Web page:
Ch 14 MRP - Operations Management Chapter 14 – Chapter...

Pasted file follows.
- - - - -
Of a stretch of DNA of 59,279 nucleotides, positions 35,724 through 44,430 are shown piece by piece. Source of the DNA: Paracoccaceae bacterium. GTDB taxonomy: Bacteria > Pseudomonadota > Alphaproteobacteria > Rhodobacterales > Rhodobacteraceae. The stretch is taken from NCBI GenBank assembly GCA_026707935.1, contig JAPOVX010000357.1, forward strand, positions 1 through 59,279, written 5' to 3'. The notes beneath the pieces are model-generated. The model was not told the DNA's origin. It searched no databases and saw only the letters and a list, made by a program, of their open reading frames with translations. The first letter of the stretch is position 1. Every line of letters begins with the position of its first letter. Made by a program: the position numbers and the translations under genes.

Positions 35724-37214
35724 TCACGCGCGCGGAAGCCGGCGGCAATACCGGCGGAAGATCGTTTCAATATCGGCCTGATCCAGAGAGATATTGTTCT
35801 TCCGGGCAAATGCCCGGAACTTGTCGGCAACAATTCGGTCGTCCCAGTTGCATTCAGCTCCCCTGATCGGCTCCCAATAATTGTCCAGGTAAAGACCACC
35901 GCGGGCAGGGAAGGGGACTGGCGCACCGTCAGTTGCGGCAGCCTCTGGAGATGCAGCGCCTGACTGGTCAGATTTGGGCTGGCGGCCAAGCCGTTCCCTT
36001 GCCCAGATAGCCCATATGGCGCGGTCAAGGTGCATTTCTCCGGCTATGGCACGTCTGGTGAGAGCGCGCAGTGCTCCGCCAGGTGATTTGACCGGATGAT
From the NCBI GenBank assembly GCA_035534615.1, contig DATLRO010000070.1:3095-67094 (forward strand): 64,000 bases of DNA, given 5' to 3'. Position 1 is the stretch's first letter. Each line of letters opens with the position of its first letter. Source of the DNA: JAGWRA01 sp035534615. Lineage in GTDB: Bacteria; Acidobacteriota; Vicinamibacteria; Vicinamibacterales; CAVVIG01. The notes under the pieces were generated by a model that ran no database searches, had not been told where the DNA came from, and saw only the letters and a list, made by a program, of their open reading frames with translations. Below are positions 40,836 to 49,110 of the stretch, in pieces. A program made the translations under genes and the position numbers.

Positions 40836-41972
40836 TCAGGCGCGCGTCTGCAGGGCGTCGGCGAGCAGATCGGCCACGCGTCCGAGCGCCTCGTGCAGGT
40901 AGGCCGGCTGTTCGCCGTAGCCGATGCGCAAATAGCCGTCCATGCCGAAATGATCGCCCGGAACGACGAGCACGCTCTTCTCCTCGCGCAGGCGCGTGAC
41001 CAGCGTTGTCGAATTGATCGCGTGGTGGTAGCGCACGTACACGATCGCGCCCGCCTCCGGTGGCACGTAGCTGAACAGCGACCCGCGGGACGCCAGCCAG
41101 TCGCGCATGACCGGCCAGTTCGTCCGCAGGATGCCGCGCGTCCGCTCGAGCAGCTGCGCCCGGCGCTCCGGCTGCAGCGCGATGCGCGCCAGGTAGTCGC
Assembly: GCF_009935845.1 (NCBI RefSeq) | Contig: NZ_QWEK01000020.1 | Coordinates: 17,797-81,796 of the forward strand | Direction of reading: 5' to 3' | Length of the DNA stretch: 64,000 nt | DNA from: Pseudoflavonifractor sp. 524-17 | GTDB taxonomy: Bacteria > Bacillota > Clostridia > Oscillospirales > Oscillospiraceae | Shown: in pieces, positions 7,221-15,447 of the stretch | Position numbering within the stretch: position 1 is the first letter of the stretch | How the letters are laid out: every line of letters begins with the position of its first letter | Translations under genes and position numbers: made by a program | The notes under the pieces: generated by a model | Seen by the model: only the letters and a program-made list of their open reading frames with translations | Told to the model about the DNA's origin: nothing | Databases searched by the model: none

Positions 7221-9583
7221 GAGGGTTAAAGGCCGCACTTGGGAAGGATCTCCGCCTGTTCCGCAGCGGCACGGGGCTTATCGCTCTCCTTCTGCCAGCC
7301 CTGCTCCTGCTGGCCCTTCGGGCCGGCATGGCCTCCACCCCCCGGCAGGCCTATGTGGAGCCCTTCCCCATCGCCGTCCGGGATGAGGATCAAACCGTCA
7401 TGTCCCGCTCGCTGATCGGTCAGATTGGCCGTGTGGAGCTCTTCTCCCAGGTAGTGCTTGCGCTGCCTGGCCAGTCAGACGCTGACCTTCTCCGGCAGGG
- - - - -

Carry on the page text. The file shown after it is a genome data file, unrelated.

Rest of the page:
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Unformatted text preview: Operations Management Chapter 14 – Chapter Material Requirements Planning (MRP) and ERP Planning 14 – 1 Outline Global Company Profile: Wheeled Global Coach Coach Dependent Demand Dependent Inventory Model Dependent Requirements Requirements Master Production Schedule Bills of Material Accurate Inventory Records Purchase Orders Outstanding Lead Times for Components 14 – 2 Outline – Continued MRP Structure MRP Management MRP Dynamics MRP and JIT Lot-Sizing Techniques 14 – 3 Outline – Continued Extensions of MRP Material Requirements Planning II Material (MRP II) (MRP Closed-Loop MRP Capacity Planning MRP In Services Distribution Resource Planning Distribution (DRP) (DRP) 14 – 4 Outline – Continued Enterprise Resource Planning (ERP) Advantages and Disadvantages of Advantages ERP Systems ERP ERP in the Service Sector 14 – 5 Learning Objectives When you complete this chapter you should be able to: 1. Develop a product structure 2. Build a gross requirements plan 3. Build a net requirements plan 4. Determine lot sizes for lot-for-lot, Determine EOQ, and PPB EOQ, 14 – 6 Learning Objectives When you complete this chapter you should be able to: 1. Describe MRP II 2. Describe closed-loop MRP 3. Describe ERP 14 – 7 Wheeled Coach Largest manufacturer of Largest ambulances in the world ambulances International competitor 12 major ambulance designs 18,000 different inventory items 6,000 manufactured parts 12,000 purchased parts 14 – 8 Wheeled Coach Four Key Tasks Material plan must meet both the Material requirements of the master schedule and the capabilities of the production facility facility Plan must be executed as designed Minimize inventory investment Minimize Maintain excellent record integrity 14 – 9 Benefits of MRP 1. Better response to customer Better orders orders 2. Faster response to market Faster changes changes 3. Improved utilization of facilities Improved and labor and 4. Reduced inventory levels 14 – 10 Dependent Demand The demand for one item is related The to the demand for another item to Given a quantity for the end item, Given the demand for all parts and components can be calculated components In general, used whenever a In schedule can be established for an item item MRP is the common technique 14 – 11 Dependent Demand Effective use of dependent demand Effective inventory models requires the following following 1. 2. 3. 4. 5. Master production schedule Specifications or bill of material Inventory availability Purchase orders outstanding Lead times 14 – 12 Master Production Schedule Master (MPS) (MPS) Specifies what is to be made and when Must be in accordance with the aggregate Must production plan production Inputs from financial plans, customer Inputs demand, engineering, supplier performance demand, As the process moves from planning to As execution, each step must be tested for feasibility feasibility The MPS is the result of the production The planning process planning 14 – 13 Master Production Schedule Master (MPS) (MPS) MPS is established in terms of specific MPS products products Schedule must be followed for a Schedule reasonable length of time reasonable The MPS is quite often fixed or frozen in The the near term part of the plan the The MPS is a rolling schedule The MPS is a statement of what is to be The produced, not a forecast of demand produced, 14 – 14 The Planning Process Production Capacity Inventory Marketing Customer demand Finance Cash flow Procurement Supplier performance Human resources Manpower planning Management Return on investment Capital Aggregate production plan Engineering Design completion Master production schedule Change production plan? Figure 14.1 14 – 15 The Planning Process Master production schedule Change requirements? Change capacity? Material requirements plan Capacity requirements plan No Is capacity plan being met? Is execution meeting the plan? Change master production schedule? Realistic? Yes Execute capacity plans Execute material plans Figure 14.1 14 – 16 Aggregate Production Plan Months Aggregate Production Plan (Shows the total quantity of amplifiers) Weeks Master Production Schedule (Shows the specific type and quantity of amplifier to be produced 240-watt amplifier 150-watt amplifier 75-watt amplifier 100 500 300 100 500 100 450 100 Figure 14.2 14 – 17 January 1,500 February 1,200 1 2 3 4 5 6 7 8 100 450 Master Production Schedule Master (MPS) (MPS) Can be expressed in any of the Can following terms: following A customer order in a job shop (maketo-order) company Modules in a repetitive (assemble-toorder or forecast) company An end item in a continuous (stock-toforecast) company 14 – 18 Focus for Different Focus Process Strategies Process Make to Order Number of Number end items end (Process Focus) Assemble to Order Assemble or Forecast or (Repetitive) Stock to Forecast (Product Focus) Schedule finished product Typical focus of the Typical master production schedule schedule Number of Number inputs inputs Examples: Schedule orders Schedule modules Figure 14.3 Print shop Machine shop Fine-dining restaurant Motorcycles Autos, TVs Fast-food restaurant Steel, Beer, Bread Lightbulbs Paper 14 – 19 MPS Examples For Nancy’s Specialty Foods Gross Requirements for Crabmeat Quiche Day Amount 6 50 7 8 100 9 47 10 60 11 12 110 13 75 14 and so on Gross Requirements for Spinach Quiche Day Amount 7 8 9 100 200 150 10 11 12 60 13 75 14 15 100 16 and so on Table 14.1 14 – 20 Bills of Material List of components, ingredients, List and materials needed to make product Provides product structure Items above given level are called Items parents parents Items below given level are called Items children children 14 – 21 BOM Example Level 0 1 B(2) Std. 12” Speaker kit Std. Product structure for “Awesome” (A) Product A td. Std. 12” Speaker kit w/ C(3) Smp-booster amp-booster a 2 E(2) Packing box and Packing installation kit of wire, bolts, and screws bolts, E(2) Std. F(2) Std. 12” Speaker booster assembly booster 3 D(2) G(1) D(2) Amp-booster 12” Speaker 12” Speaker 14 – 22 BOM Example Level 0 1 Product structure for “Awesome” (A) Product A 2 3 D(2) Part B: 2 x number of As = (2)(50) = 100 Std. Parttd. (3)(50) =Std. 12” Speaker kit w/ B(2) Std. 12” 3 x number of As = Speaker kit C(3) amp-booster 150 S C: amp-booster Part D: 2 x number of Bs + 2 x number of Fs = (2)(100) + (2)(300) = 800 Part E:(2) 2 x number of Bs Std. E E(2) F(2) Std. 12” Speaker booster 500 booster + 2 x number of Cs = (2)(100) + (2)(150) = assembly Part F: 2 x Packing box and = number of Cs (2)(150) = 300 Packing Part G: 1installation kit ofFs = x number of wire, (1)(300) = 300 G(1) D(2) bolts, and screws bolts, Amp-booster 12” Speaker 12” Speaker 14 – 23 Bills of Material Modular Bills Modules are not final products but Modules components that can be assembled into multiple end items into Can significantly simplify planning Can and scheduling and 14 – 24 Bills of Material Planning Bills (Pseudo Bills) Created to assign an artificial parent Created to the BOM to Used to group subassemblies to Used reduce the number of items planned and scheduled and Used to create standard “kits” for Used production production 14 – 25 Bills of Material Phantom Bills Describe subassemblies that exist Describe only temporarily only Are part of another assembly and Are never go into inventory never Low-Level Coding Item is coded at the lowest level at Item which it occurs which BOMs are processed one level at a time 14 – 26 Accurate Records Accurate inventory records are Accurate absolutely required for MRP (or any dependent demand system) to operate correctly operate Generally MRP systems require Generally 99% accuracy 99% Outstanding purchase orders must Outstanding accurately reflect quantities and scheduled receipts 14 – 27 Lead Times The time required to purchase, The produce, or assemble an item produce, For production – the sum of the For order, wait, move, setup, store, and run times and For purchased items – the time For between the recognition of a need and the availability of the item for production production 14 – 28 Time-Phased Product Time-Phased Structure Structure Start production of D 1 week Must have D and E Must completed here so production can begin on B begin D 2 weeks 2 weeks to weeks produce produce B E 2 weeks A E 1 week 2 weeks 1 week G 3 weeks 1 week C F | | | | D | | | | 1 2 3 4 5 Time in weeks 6 7 8 Figure 14.4 14 – 29 MRP Structure Data Files BOM Master production schedule Output Reports MRP by period report MRP by date report Lead times (Item master file) Planned order report Inventory data Material requirement planning programs (computer and software) Purchase advice Purchasing data Exception reports Order early or late or not needed Order quantity too small or too large Figure 14.5 14 – 30 Determining Gross Determining Requirements Requirements Starts with a production schedule for the Starts end item – 50 units of Item A in week 8 50 Using the lead time for the item, Using determine the week in which the order should be released – a 1 week lead time means the order for 50 units should be 50 released in week 7 released This step is often called “lead time This offset” or “time phasing” offset” 14 – 31 Determining Gross Determining Requirements Requirements From the BOM, every Item A requires 2 From Item Bs – 100 Item Bs are required in 100 week 7 to satisfy the order release for Item A Item The lead time for the Item B is 2 weeks – The release an order for 100 units of Item B in 100 week 5 week The timing and quantity for component The requirements are determined by the order release of the parent(s) release 14 – 32 Determining Gross Determining Requirements Requirements The process continues through the entire The BOM one level at a time – often called “explosion” “explosion” By processing the BOM by level, items By with multiple parents are only processed once, saving time and resources and reducing confusion reducing Low-level coding ensures that each item Low-level appears at only one level in the BOM appears 14 – 33 Gross Requirements Plan 1 . . . . . . . Required date Order release date Required date Order release date Required date Order release date Required date Order release date Required date Order release date Required date Order release date Required date Order release date 300 600 200 300 600 300 200 200 300 200 100 150 300 300 2 3 4 Week 5 6 7 50 100 150 8 Lead Time 50 1 week 2 weeks 1 week 2 weeks 3 weeks 1 week 2 weeks Table 14.3 14 – 34 Net Requirements Plan 14 – 35 Net Requirements Plan 14 – 36 Determining Net Determining Requirements Requirements Starts with a production schedule for the Starts end item – 50 units of Item A in week 8 50 Because there are 10 Item As on hand, Because 10 only 40 are actually required – (net 40 requirement) = (gross requirement - onhand inventory) hand The planned order receipt for Item A in The week 8 is 40 units – 40 = 50 - 10 40 40 14 – 37 Determining Net Determining Requirements Requirements Following the lead time offset procedure, Following the planned order release for Item A is now 40 units in week 7 units The gross requirement for Item B is now The 80 units in week 7 80 There are 15 units of Item B on hand, so There 15 the net requirement is 65 units in week 7 65 A planned order receipt of 65 units in week 7 generates a planned order release of 65 units in week 5 65 14 – 38 Determining Net Determining Requirements Requirements A planned order receipt of 65 units in week 7 generates a planned order release of 65 units in week 5 65 The on-hand inventory record for Item B The is updated to reflect the use of the 15 is items in inventory and shows no on-hand inventory in week 8 inventory This is referred to as the Gross-to-Net This calculation and is the third basic function of the MRP process of 14 – 39 Net Requirements Plan The logic of net requirements Gross Gross Allocations requirements + requirements Total Total requirements requirements – On Scheduled On Scheduled hand + receipts hand receipts Available inventory 14 – 40 Net Net = requirements requirements Gross Requirements Gross Schedule Schedule Figure 14.6 A S B C B C Master schedule for B for sold directly 1 2 3 Lead time = 4 for A Master schedule for A Periods 5 6 40 7 8 50 9 10 11 15 Lead time = 6 for S Master schedule for S 8 9 10 11 12 13 40 20 30 10 10 Periods Gross requirements: B 1 10 2 40+10 3 40 4 50 5 20 6 7 15+30 8 =50 =45 Therefore, these Therefore, are the gross requirements for B requirements 14 – 41 MRP Planning Sheet Figure 14.7 14 – 42 Safety Stock BOMs, inventory records, purchase and production quantities may not be perfect Consideration of safety stock may be prudent Should be minimized and ultimately eliminated Typically built into projected onhand inventory 14 – 43 MRP Management MRP is a dynamic system Facilitates replanning when changes Facilitates occur occur System nervousness can result from System too many changes too Time fences put limits on replanning Pegging links each item to its parent Pegging allowing effective analysis of changes changes 14 – 44 MRP and JIT MRP is a planning system that MRP does not do detailed scheduling does MRP requires fixed lead times MRP which might actually vary with batch size batch JIT excels at rapidly moving small JIT batches of material through the system system 14 – 45 Finite Capacity Scheduling MRP systems do not consider MRP capacity during normal planning cycles cycles Finite capacity scheduling (FCS) Finite recognizes actual capacity limits recognizes By merging MRP and FCS, a finite By schedule is created with feasible capacities which facilitates rapid material movement material 14 – 46 Small Bucket Approach 1. MRP “buckets” are reduced to daily or hourly The most common planning period (time The bucket) for MRP systems is weekly bucket) 2. Planned receipts are used internally to sequence Planned production production 3. Inventory is moved through the plant on a JIT Inventory basis basis 4. Completed products are moved to finished goods Completed inventory which reduces required quantities for subsequent planned orders subsequent 5. Back flushing based on the BOM is used to Back deduct inventory that was used in production deduct 14 – 47 Balanced Flow Used in repetitive operations MRP plans are MRP executed using JIT techniques based on “pull” principles principles Flows are carefully Flows balanced with small lot sizes small 14 – 48 Supermarket Items used by many products are Items held in a common area often called a supermarket supermarket Items are withdrawn as needed Inventory is maintained using JIT Inventory systems and procedures systems Common items are not planned by Common the MRP system the 14 – 49 Lot-Sizing Techniques Lot-for-lot techniques order just what Lot-for-lot is required for production based on net requirements net May not always be feasible If setup costs are high, lot-for-lot can If be expensive be Economic order quantity (EOQ) EOQ expects a known constant EOQ demand and MRP systems often deal with unknown and variable demand with 14 – 50 Lot-Sizing Techniques Part Period Balancing (PPB) looks at Part future orders to determine most economic lot size economic The Wagner-Whitin algorithm is a The complex dynamic programming technique technique Assumes a finite time horizon Effective, but computationally Effective, burdensome burdensome 14 – 51 Lot-for-Lot Example 1 Gross requirements Scheduled receipts Projected on hand Net requirements Planned order receipts Planned order releases 30 35 35 0 0 30 30 40 0 40 40 10 0 0 0 10 10 40 0 40 40 30 0 30 30 30 0 0 0 30 30 55 0 55 55 35 2 30 3 40 4 0 5 10 6 40 7 30 8 0 9 30 10 55 Holding cost = $1/week; Setup cost = $100; Lead time = 1 week Holding $1/week; Lead week 14 – 52 Lot-for-Lot Example No on-hand inventory is carried through the system Total holding cost = $0 3 4 5 6 7 8 9 10 1 2 Gross There are seven 35 30 for this 10 40 this plan setups 40 0 item in 30 0 30 requirements Total setup cost = 7 x $100 = $700 Scheduled receipts Projected on hand Net requirements Planned order receipts Planned order releases 30 35 35 0 0 30 30 40 0 40 40 10 0 0 0 10 10 40 0 40 40 30 0 30 30 30 0 0 0 30 30 55 55 0 55 55 Holding cost = $1/week; Setup cost = $100; Lead time = 1 week Holding $1/week; Lead week 14 – 53 EOQ Lot Size Example 1 Gross requirements Scheduled receipts Projected on hand Net requirements Planned order receipts Planned order releases 73 35 35 0 0 30 73 73 43 0 3 0 3 7 73 73 66 0 26 4 73 73 69 0 69 0 39 16 73 35 2 30 3 40 4 0 5 10 6 40 7 30 8 0 9 30 10 55 Holding cost = $1/week; Setup cost = $100; Lead time = 1 Holding $1/week; Lead week week Average weekly gross requirements = 27; EOQ = 73 units EOQ units 14 – 54 Annual demand = 1,404 Total cost = setup cost + 3holding cost 7 8 9 10 1 2 4 5 6 Total cost = (1,404/73) x $100 + (73/2) x ($1 x 52 weeks) Gross 35 Total cost = $3,798 30 40 0 10 40 30 0 30 55 requirements Cost for 10 weeks = $3,798 x (10 weeks/52 weeks) = Scheduled $730 receipts Projected on hand Net requirements Planned order receipts Planned order releases 73 35 35 0 0 30 73 73 0 0 0 0 0 7 73 73 0 0 0 4 73 73 0 0 0 0 0 16 73 EOQ Lot Size Example Holding cost = $1/week; Setup cost = $100; Lead time = 1 week Holding $1/week; Lead week Average weekly gross requirements = 27; EOQ = 73 units EOQ units 14 – 55 PPB Example 1 Gross requirements Scheduled receipts Projected on hand Net requirements Planned order receipts Planned order releases 35 35 2 30 3 40 4 0 5 10 6 40 7 30 8 0 9 30 10 55 Holding cost = $1/week; Setup cost = $100; Lead time = 1 week Holding $1/week; Lead week EPP = 100 units units 14 – 56 Periods Combined Trial Lot Size (cumulative net requirements) PPB Example Part Periods Setup Costs Holding Total 2 30 0 1 2 3 4 5 6 7 8 9 10 2, 3 70 40 = 40 x 1 2, 3, 70 35 3040 40 Gross 4 0 10 40 30 0 30 55 r2, 3, 4, 5 equirements 80 70 = 40 x 1 + 10 x 3 100 + 70 = 170 2, 3, Combine periods 2 - 5 as= 40 xresultsxin the Part Period 4, 5, 120 230 this 1 + 10 3 Scheduled 6 + the EPP receipts closest to 40 x 4 Projected on hand 35 6 Net r6, 7 equirements 6, 7, 8 Planned order r6, 7, 8, 9 eceipts 40 70 70 100 0 30 = 30 x 1 30 = 30 x 1 + 0 x 2 120 = 30 x 1 + 30 x 3 100 + 120 = 220 Combine Planned order releases 10 periods 6 - 9 as this results in the Part Period closest to the EPP 55 0 100 + 0 = 100 Holding cost = $1/week; Setup cost = 300 + 190 = 490 $100; Holding $1/week; $100; Total cost EPP = 100 units units 14 – 57 PPB Example 1 Gross requirements Scheduled receipts Projected on hand Net requirements Planned order receipts Planned order releases 35 35 0 80 80 100 0 30 50 0 10 0 10 0 0 40 100 60 0 30 0 30 0 0 55 55 55 35 2 30 3 40 4 0 5 10 6 40 7 30 8 0 9 30 10 55 Holding cost = $1/week; Setup cost = $100; Lead time = 1 week Holding $1/week; Lead week EPP = 100 units units 14 – 58 Lot-Sizing Summary For these three examples Lot-for-lot EOQ PPB $700 $730 $490 e yielded a v in would ha 5 agner-Whit W cost of $45 with a total plan 14 – 59 Lot-Sizing Summary In theory, lot sizes should be recomputed In whenever there is a lot size or order quantity change quantity In practice, this results in system In nervousness and instability nervousness Lot-for-lot should Lot-for-lot be used when low-cost JIT can be achieved be 14 – 60 Lot-Sizing Summary Lot sizes can be modified to allow for Lot scrap, process constraints, and purchase lots lots Use lot-sizing with care as it can cause Use considerable distortion of requirements at lower levels of the BOM at When setup costs are significant and When demand is reasonably smooth, PPB, Wagner-Whitin, or EOQ should give reasonable results reasonable 14 – 61 Extensions of MRP Closed-Loop MRP MRP system provides input to the capacity MRP plan, MPS, and production planning process process Capacity Planning MRP system generates a load report which MRP details capacity requirements details This is used to drive the capacity planning This process process Changes pass back through the MRP Changes system for rescheduling system 14 – 62 Material Requirements Material Planning II Planning Once an MRP system is in place, inventory Once data can be augmented by other useful information information Labor hours Material costs Capital costs Virtually any Virtually resource resource System is generally called MRP II or System Material Resource Planning Material 14 – 63 Material Resource Planning Week 5 A. Units (lead time 1 week) Units Labor: 10 hours each Machine: 2 hours each Machine: Payable: $0 each Payable: $0 A. Units (lead time 2 weeks, Units 2 each required) Labor: 10 hours each Labor: 10 Machine: 2 hours each Machine: Payable: Raw material at $5 each Payable: $5 A. Units (lead time 4 weeks, Units 3 each required) Labor: 2 hours each Labor: Machine: 1 hour each Machine: Payable: Raw material at $10 each Payable: $10 6 7 100 1,000 200 0 200 2,000 400 1,000 300 600 300 3,000 Table 14.4 14 – 64 8 Closed-Loop MRP System Figure 14.8 14 – 65 Closed-Loop MRP System Production plan Priority Planning Capacity Planning No Desired Desired master production schedule schedule Realistic? Yes Material Material requirements (detailed) (detailed) Resource Resource planning planning First cut First capacity capacity Planning Capacity Capacity requirements (detailed) (detailed) Figure 14.8 14 – 66 Closed-Loop MRP System (detailed scheduling) Priority Control (work center throughput) Capacity Control Dispatch list No Is specific specific capacity adequate adequate ? No Input/output Input/output report report Execution Yes Execute the plan Is average average capacity adequate adequate ? Figure 14.8 14 – 67 Resource Requirements Profile 200 – 200 Standard labor hours 150 – 150 100 – 100 50 –Lot 50 1 Lot 2 Lot 7 Lot 4 Lot Lot 8 5 Lot Lot 10 Lot 14 13 Lot 16 Capacity exceeded Capacity in periods 4 & 6 in 200 – 200 Standard labor hours 150 – 150 Lot 6 Lot 6 “split” Lot 11 moved Lot 6 Lot 9 Lot 11 Available Available capacity capacity Lot 15 Available Available capacity capacity Lot 9 Lot 12 Lot 11 Lot 15 100 – 100 50 –Lot 50 1 Lot 2 Lot 7 Lot 4 Lot 8 Lot 12 – Lot 3 – Lot 3 Lot 5 Lot Lot 10 Lot 14 13 Lot 16 1 2 3 45 Period (a) 6 7 8 1 2 3 45 Period (b) 6 7 8 Figure 14.9 14 – 68 Resource Requirements Profile 200 – 200 Standard labor hours 150 – 150 100 – 100 50 –Lot 50 1 Lot 2 Lot 7 Lot 4 Lot Lot 10 Lot 14 13 Capacity exceeded Capacity in periods 4 & 6 in 200 – 200 Standard labor hours 150 – 150 Lot 6 Lot 6 “split” Lot 11 moved Lot 6 Lot 9 Lot 11 Available Available capacity capacity Lot 15 Available Available capacity capacity Lot 9 Lot 12 Lot 11 Lot 15 100 – 100 50 –Lot 50 1 Lot 2 Lot 7 Lot 4 Lot 12 – 1 Lot – Lot It isLot also possible to split lots 6 and 11 and Lot 16 16 Lot Lot Lot Lot 8 8 3 3 move them earlier in the schedule. This would 5 5 a3 with 4 5 6 7 2 void4any potential problems 2 3 late orders 8 5678 1 Period but Period increase inventory holding cost. would Lot Lot 10 Lot 14 13 (a) (b) Figure 14.9 14 – 69 Smoothing Tactics 1. Overlapping Sends part of the work to following Sends operations before the entire lot is complete operations Reduces lead time 2. Operations splitting 2. Sends the lot to two different machines for Sends the same operation the Shorter throughput time but increased setup Shorter costs costs 3. Order or lot splitting Breaking up the order into smaller lots and Breaking running part ahead of schedule running 14 – 70 MRP in Services Some services or service items are Some directly linked to demand for other services services These can be treated as dependent These demand services or items demand Restaurants Hospitals Hotels 14 – 71 MRP in Services (a) PRODUCT STRUCTURE TREE Veal picante #10001 Chef; Work Center #1 Helper one; Work Center #2 Cooked linguini #20002 Spinach #20004 Prepared veal and sauce #20003 Asst. Chef; Work Center #3 Figure 14.10 Uncooked linguini #30004 Sauce #30006 Veal #30005 14 – 72 MRP in Services (b) BILL OF MATERIALS Part Number 10001 20002 20003 20004 30004 30005 30006 Description Veal picante Cooked linguini Prepared veal and sauce Spinach Uncooked linguini Veal Sauce Quantity 1 1 1 0.1 0.5 1 1 Unit of Measure Serving Serving Serving Bag Pound Serving Serving Unit cost — — — 0.94 — 2.15 0.80 14 – 73 MRP in Services (c) BILL OF LABOR FOR VEAL PICANTE Labor Hours Work Center 1 2 3 Operation Assemble dish Cook linguini Cook veal and sauce Labor Type Chef Helper one Assistant Chef Setup Time .0069 .0005 .0125 Run Time .0041 .0022 .0500 14 – 74 Distribution Resource Planning Distribution (DRP) (DRP) Using dependent demand techniques Using through the supply chain through Expected demand or sales forecasts Expected become gross requirements Minimum levels of inventory to meet Minimum customer service levels customer Accurate lead times Definition of the distribution structure 14 – 75 Enterprise Resource Planning Enterprise (ERP) (ERP) An extension of the MRP system to An tie in customers and suppliers tie 1. Allows automation and integration of Allows many business processes many 2. Shares common data bases and Shares business practices business 3. Produces information in real time Coordinates business from Coordinates supplier evaluation to customer invoicing invoicing 14 – 76 Enterprise Resource Planning Enterprise (ERP) (ERP) ERP modules include Basic MRP Finance Human resources Supply chain management (SCM) Customer relationship management Customer (CRM) (CRM) 14 – 77 ERP and MRP Figure 14.11 14 – 78 ERP and MRP Customer Relationship Management Sales Order (order entry, product configuration, sales management) Shipping Distributors, retailers, and end users Invoicing Figure 14.11 14 – 79 ERP and MRP Master Production Schedule Inventory Management Bills of Material MRP Work Orders Purchasing and Lead Times Table 13.6 Figure 14.11 Routings and Lead Times 14 – 80 ERP and MRP Supply Chain Management Vendor Communication (schedules, EDI, advanced shipping notice, e-commerce, etc.) Figure 14.11 14 – 81 ERP and MRP Finance/ Accounting Accounts Receivable General Ledger Accounts Payable Payroll Figure Table 13.6 14.11 14 – 82 Enterprise Resource Planning Enterprise (ERP) (ERP) ERP can be highly customized to ERP meet specific business requirements requirements Enterprise application integration Enterprise software (EAI) allows ERP systems to be integrated with to Warehouse management Logistics Electronic catalogs 14 – 83 Enterprise Resource Planning Enterprise (ERP) (ERP) ERP systems have the potential to Reduce transaction costs Increase the speed and accuracy of Increase information information Facilitates a strategic emphasis on Facilitates JIT systems and integration 14 – 84 Advantages of ERP Systems 1. Provides integration of the supply chain, Provides production, and administration production, 2. Creates commonality of databases 3. Can incorporate improved best processes 4. Increases communication and Increases collaboration between business units and sites sites 5. Has an off-the-shelf software database 6. May provide a strategic advantage 14 – 85 Disadvantages of ERP Systems Systems 1. Is very expensive to purchase and even Is more so to customize more 2. Implementation may require major changes Implementation in the company and its processes in 3. Is so complex that many companies cannot Is adjust to it adjust 4. Involves an ongoing, possibly never Involves completed, process for implementation completed, 5. Expertise is limited with ongoing staffing Expertise problems problems 14 – 86 SAP’s ERP Modules Cash to Cash Covers all financial related activity: Accounts receivable General ledger Accounts payable Treasury Figure 14.12 Cash management Asset management Promote to Deliver Covers front-end customer-oriented activities: Marketing Quote and order processing Transportation Documentation and labeling After sales service Warranty and guarantees Design to Manufacture Covers internal production activities: Design Shop floor engineering reporting Production Contract/project engineering management Plant Subcontractor maintenance management Procure to Pay Recruit to Hire Covers all HR- and payroll-oriented activity: Time and attendance Payroll Travel and expenses Covers sourcing activities: Vendor sourcing Purchase requisitioning Purchase ordering Purchase contracts Inbound logistics Supplier invoicing/ matching Supplier payment/ settlement Supplier performance Dock to Dispatch Covers internal inventory management: Warehousing Forecasting Distribution planning Replenishment planning Physical inventory Material handling 14 – 87 ERP in the Service Sector ERP systems have been developed ERP for health care, government, retail stores, hotels, and financial services services Also called efficient consumer Also response (ECR) systems response Objective is to tie sales to buying, Objective inventory, logistics, and production inventory, 14 – 88 ...